Unfortunately the "dosage" is kept up all evening (and into the next day, and increasingly has been starting at lunchtime or before), and he does not always become pleasanter to be around in proportion as he feels more sociable.

The original issues will have to be dealt with now.... Is anyone looking to see them surface?

Yes indeed. We are - although we being his mother, father and (me) his step-mum, we know that we may not be the best people for it.

The lady who is conducting the detox (thanks to the great British National Health Service, long may it last) is medically trained and a counsellor, and has done a lot of these. He has the option of counselling in the follow-up.

He was going to an AA-type group nightly, but has been horrified by the stories he heard. And, it must be said, he tends to look down on the "other alcoholics" he has met. He hasn't accepted that, in one important respect at least, he is like them.

One of the things he will have to deal with is learning how to make friendships without depending on the booze and the blow to help him. He could also do with building bridges with his 2 younger siblings, who have become a bit alienated, because they don't want to be around him when he's drunk. He is not violent, but he can be a relentlessly nagging bully. His attitude at the moment is that they have let him down.

Partly (I think) that's because his sibs have left home and had some of the kinds of success in the world that his parents know how to value, while he, the oldest, never has.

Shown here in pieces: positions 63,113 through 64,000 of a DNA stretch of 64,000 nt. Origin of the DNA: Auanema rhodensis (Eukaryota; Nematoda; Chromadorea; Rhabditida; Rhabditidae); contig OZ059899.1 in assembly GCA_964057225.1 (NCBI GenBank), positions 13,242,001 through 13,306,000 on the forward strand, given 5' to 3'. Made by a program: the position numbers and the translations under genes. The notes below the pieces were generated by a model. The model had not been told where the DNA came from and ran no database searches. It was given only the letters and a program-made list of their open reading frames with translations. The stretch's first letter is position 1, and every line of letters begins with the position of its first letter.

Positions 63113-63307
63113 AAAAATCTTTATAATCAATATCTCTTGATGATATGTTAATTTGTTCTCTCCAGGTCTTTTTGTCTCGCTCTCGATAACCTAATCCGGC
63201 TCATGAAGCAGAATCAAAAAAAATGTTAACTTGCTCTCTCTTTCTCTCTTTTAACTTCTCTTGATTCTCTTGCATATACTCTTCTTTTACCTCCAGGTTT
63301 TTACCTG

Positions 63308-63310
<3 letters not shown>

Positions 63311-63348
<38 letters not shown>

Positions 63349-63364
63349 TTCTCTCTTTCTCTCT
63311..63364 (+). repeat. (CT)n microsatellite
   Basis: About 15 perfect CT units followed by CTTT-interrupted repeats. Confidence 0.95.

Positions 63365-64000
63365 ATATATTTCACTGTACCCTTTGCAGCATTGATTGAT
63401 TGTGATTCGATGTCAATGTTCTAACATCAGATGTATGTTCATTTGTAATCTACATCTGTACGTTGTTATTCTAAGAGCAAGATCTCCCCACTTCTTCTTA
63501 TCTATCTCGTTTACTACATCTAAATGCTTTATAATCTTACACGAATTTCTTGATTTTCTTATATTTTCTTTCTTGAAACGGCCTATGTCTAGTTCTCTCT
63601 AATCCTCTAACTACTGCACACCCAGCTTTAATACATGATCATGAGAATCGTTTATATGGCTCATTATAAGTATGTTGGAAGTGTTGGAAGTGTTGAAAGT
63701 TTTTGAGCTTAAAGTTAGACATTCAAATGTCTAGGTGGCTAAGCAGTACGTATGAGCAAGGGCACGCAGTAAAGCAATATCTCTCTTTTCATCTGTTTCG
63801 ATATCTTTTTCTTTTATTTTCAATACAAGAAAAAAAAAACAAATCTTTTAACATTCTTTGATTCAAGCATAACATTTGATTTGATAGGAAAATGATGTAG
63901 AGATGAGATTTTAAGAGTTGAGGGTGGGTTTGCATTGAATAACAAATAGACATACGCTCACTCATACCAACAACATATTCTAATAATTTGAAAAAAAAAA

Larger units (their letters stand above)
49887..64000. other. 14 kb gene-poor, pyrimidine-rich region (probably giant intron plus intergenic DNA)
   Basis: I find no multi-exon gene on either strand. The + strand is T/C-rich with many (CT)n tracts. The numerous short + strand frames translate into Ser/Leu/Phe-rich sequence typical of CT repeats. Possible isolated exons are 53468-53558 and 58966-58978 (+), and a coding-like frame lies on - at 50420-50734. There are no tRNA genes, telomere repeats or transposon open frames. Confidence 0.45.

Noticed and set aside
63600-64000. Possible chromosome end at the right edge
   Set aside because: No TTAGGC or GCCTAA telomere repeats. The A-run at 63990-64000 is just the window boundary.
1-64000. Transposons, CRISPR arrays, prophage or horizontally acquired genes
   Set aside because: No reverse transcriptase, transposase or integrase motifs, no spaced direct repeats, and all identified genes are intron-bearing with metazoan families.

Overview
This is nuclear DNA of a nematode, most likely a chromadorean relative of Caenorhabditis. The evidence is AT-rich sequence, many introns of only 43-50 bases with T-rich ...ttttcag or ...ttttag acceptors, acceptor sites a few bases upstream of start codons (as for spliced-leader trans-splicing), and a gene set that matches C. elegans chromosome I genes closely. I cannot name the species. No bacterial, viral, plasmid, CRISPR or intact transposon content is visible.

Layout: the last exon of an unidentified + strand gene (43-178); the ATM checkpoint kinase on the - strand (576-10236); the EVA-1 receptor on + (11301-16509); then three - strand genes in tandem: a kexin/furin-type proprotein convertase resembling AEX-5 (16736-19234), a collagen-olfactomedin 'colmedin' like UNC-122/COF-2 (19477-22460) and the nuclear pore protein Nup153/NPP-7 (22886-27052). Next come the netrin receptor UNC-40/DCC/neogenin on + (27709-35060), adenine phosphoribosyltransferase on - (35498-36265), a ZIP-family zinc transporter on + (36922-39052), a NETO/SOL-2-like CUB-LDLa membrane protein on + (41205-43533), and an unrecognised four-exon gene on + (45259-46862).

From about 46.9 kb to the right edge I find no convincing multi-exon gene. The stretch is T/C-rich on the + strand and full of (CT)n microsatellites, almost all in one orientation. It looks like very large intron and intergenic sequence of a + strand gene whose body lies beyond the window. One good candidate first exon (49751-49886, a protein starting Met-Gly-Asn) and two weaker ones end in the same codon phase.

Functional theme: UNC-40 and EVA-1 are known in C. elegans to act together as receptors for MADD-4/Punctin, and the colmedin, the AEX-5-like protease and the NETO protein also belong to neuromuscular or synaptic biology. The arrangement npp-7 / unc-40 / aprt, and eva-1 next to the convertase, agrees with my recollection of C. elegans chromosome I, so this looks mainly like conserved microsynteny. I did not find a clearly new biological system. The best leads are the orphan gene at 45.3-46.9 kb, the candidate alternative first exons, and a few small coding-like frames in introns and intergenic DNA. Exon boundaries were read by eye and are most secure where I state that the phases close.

The things Sam is good at (software developing and football (soccer to you) ) are things neither of his parents know much about or have much interest in, whereas the other two kids are good at art, music, academic study, which his parents understand and value.

It is tough, but that's the way things go in families. I know he feels it.

Then Sam broke his toe when drunk, didn't get it seen to for 6 weeks. He was embarrassed because he couldn't remember, or wouldn't admit, how he'd done it. It got infected and he's still limping, so he can't play football or go running. Then his girlfriend broke up with him because of his drinking, so he went out at lunchtime, drank a litre of vodka, went back to work legless and got sacked from his software developing job.

So those two things that he has been good at, sport and computing, are currently not available for him.

This is one reason why he's come to see he has a problem.

Anyway, today was Day One. So far so good.

He's been feeling sick and shaky and very tired, and rather sorry for himself. He has eaten OK, and we took him out for a walk on the beach (one of the most beautiful places we know, anywhere in the world, though it was a bit chilly), with the dog. He's watching TV with his Dad right now and they are having a chat.

Thank you all for your prayers and good wishes. I appreciate it very much.

Link to post
Share on other sites

I recognize it is a very difficult situation - I won't minimize it with shallow cures...